The Wood Ducks have returned to the marsh area now that rain has refilled the water areas.  Unlike the Canada Geese, these are some that you are happy to see return.  Yes, I very much look forward to the fall and what will come through.

On the last unusual note, a gentleman that I work with kept telling me about a green bird that has been at this house for a couple of months now.  I asked that if he got a chance, to photograph it because I was very curious.  There have been a couple of sightings of Monk Parakeets in the area and that is all I could think of as a green bird.  Yes, that is what it turned out to be.   I know there have been concerns in some of the northern states where they have taken up residence and have a fully sustainable population.  It will be interesting to watch over the next couple of years and see if their numbers increase in the area. 

Saturday, July 14, 2012

The Twins

This appears to be the year for twins.  I know of three sets within 5 miles of the house.  This particular set is a pair here at the house that I have been seeing for a couple of weeks now.  Before the rain this past week, much of the grasses were drying up and food supply was being depleted.

These are "city" deer and have a very limited area to find food.  When the doe started coming into the yard chomping on flowers and grass, I knew she was hungry.  Knowing that she was trying to nurse two fawns I felt sympathy for her with her thin appearance.  I could swing for a bag of corn and deer chow to help her along.  Over the past two weeks she has put on some weight which in turn I guess helps with milk production because the fawns are flourishing.

I have enjoyed watching out the window as the two young fawns run and kick up their hills.  Mom deer definitely has her work cut out trying to watch them.  One of the fawns is more adventurous than the other.  It will wonder up close to the yard and mom comes up and heads it back down towards the wooded area.

The trail camera has been doing a pretty good job despite the deep shade and that most shots are either early morning or late afternoon.

Sunday, July 8, 2012

Doe-a-deer, Buck-a-deer


Saturday, July 7, 2012

It's Just Too Dang Hot

I went out for a little while this morning but didn't stay long.  Successive days outside in the heat is taking a toll.  Within an hour out, a killer headache set in so it was a short morning.  The remainder of the day will be inside.  This fellow sort of sums up how I feel today.

Water is evaporating at an unbelievable rate in the marsh.  Spotty afternoon showers have had little to no effect on refilling the marsh and no water from an upstream lake is being released.  Ther Great Blues appeared a bit befuddled by the lack of water and soon departed.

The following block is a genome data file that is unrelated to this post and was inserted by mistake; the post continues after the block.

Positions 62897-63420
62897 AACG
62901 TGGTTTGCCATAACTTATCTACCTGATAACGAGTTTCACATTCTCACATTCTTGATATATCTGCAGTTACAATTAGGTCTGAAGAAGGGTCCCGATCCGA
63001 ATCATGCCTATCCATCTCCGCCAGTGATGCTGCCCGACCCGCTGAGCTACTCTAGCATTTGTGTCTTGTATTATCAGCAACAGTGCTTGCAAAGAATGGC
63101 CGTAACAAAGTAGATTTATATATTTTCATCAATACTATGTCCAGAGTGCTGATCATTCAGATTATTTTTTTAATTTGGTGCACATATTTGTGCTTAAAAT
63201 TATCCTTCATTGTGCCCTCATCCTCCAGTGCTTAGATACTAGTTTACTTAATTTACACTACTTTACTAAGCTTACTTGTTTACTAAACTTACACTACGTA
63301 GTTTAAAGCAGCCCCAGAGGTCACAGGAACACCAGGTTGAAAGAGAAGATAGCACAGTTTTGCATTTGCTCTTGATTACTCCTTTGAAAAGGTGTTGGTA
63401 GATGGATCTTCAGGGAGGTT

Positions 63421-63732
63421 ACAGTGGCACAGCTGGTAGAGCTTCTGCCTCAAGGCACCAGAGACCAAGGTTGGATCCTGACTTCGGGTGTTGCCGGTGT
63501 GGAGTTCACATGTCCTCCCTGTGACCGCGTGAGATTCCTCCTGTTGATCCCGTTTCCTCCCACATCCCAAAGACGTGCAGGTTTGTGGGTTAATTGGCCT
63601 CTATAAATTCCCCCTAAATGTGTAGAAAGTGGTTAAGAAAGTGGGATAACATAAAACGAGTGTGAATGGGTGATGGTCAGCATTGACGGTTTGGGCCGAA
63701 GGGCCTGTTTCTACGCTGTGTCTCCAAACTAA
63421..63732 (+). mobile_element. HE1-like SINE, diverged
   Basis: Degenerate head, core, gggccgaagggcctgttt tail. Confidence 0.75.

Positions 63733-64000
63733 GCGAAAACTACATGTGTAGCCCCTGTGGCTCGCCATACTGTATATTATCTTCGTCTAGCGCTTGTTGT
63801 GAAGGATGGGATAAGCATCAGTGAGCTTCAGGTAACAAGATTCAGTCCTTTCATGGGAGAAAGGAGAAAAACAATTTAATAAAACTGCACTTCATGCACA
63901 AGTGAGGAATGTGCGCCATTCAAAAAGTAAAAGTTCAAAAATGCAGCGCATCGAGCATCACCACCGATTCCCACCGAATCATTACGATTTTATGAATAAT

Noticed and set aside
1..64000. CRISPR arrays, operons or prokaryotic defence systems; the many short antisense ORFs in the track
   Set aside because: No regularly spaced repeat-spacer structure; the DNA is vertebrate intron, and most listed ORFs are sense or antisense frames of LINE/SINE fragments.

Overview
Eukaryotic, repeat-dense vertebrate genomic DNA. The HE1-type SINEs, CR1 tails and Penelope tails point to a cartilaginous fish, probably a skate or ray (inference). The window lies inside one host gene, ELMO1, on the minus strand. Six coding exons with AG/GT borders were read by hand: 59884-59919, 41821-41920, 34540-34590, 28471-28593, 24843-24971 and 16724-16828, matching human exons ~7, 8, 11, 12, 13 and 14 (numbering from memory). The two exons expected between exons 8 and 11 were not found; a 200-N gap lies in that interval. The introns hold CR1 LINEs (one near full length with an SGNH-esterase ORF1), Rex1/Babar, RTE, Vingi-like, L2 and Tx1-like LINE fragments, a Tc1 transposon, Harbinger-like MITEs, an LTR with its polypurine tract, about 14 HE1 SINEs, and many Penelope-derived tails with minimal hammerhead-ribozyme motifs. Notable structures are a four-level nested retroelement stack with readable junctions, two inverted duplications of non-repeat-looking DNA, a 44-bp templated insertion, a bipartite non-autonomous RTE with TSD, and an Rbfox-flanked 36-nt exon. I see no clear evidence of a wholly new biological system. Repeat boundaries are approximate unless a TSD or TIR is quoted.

What is a loss to some is a gain to others.  A young Red-Shouldered Hawk took advantage of a stranded fish and swooped down.  It must have eagle dreams.  I guess the easy pickings were too good to pass up.

Wednesday, July 4, 2012

My Nemesis Bird of the Summer

How appropriate that my nemesis bird for the summer is the Summer Tanager.  Despite my best efforts so far, less than desirable pictures have been all I could manage.  I headed out with a friend this morning to a location where he had gotten an excellent shot.  We heard one along the trail but arriving at the destination only got a quick glimpse of a female.

Late this afternoon I went to move the trail camera.  At this location, the adult male fully enjoys taunting me.  As I walk it will fly nearby and as soon as I get a good eye on its location, off it goes.  Curses!

I finally found the one area where I could always spot them.  After seeing the young ones there today, I can only guess that the adult male was leading me away from the location.  They must have nested in that particular area.  There were lots of young ones around this afternoon.  The males are in various stages of getting their orange feathers. 

I watched what I believe must be the mom bird.  She was hunting in the trees staying in the shade.  She had an entourage of young birds constantly following her still begging for food despite being adult size.

 So I will continue my quest during the remainder of the summer and hope for that one clear shot in good light.  Always good to have a goal.

Monday, July 2, 2012

A Bumper Crop of Bluebirds

Sunday afternoon I did a  rough count of the Eastern Bluebirds on my cousins farm and was very pleased with the numbers.  It is a Bluebird paradise!  I estimate between 50-60 young birds.  This trend has been evident in some other areas I visit and it is good news for the Bluebird population.

The "youngsters" were full of vim and vigor engaging in games of chase despite the heat.  Rest periods between chases were needed to cool.

Sunday, July 1, 2012

A Vegetarian Fox?

I was about a quarter way down the back bridge at the park this morning, looking more over the sides for the fawn than forward when I stopped and the fox stopped. Standoff.

I wasn't surprised to see the fox but what did surprise me was what it was carrying in its mouth.

It was obvious that the fox wanted to cross the bridge and I felt badly as I suspect it had young ones on the other side.  It timidly started forward then stopped.  I couldn't decide on whether to turn around or not but figured it would not cross even if I backtracked.

After at least 30 seconds of us facing off, it eventually turned and headed off.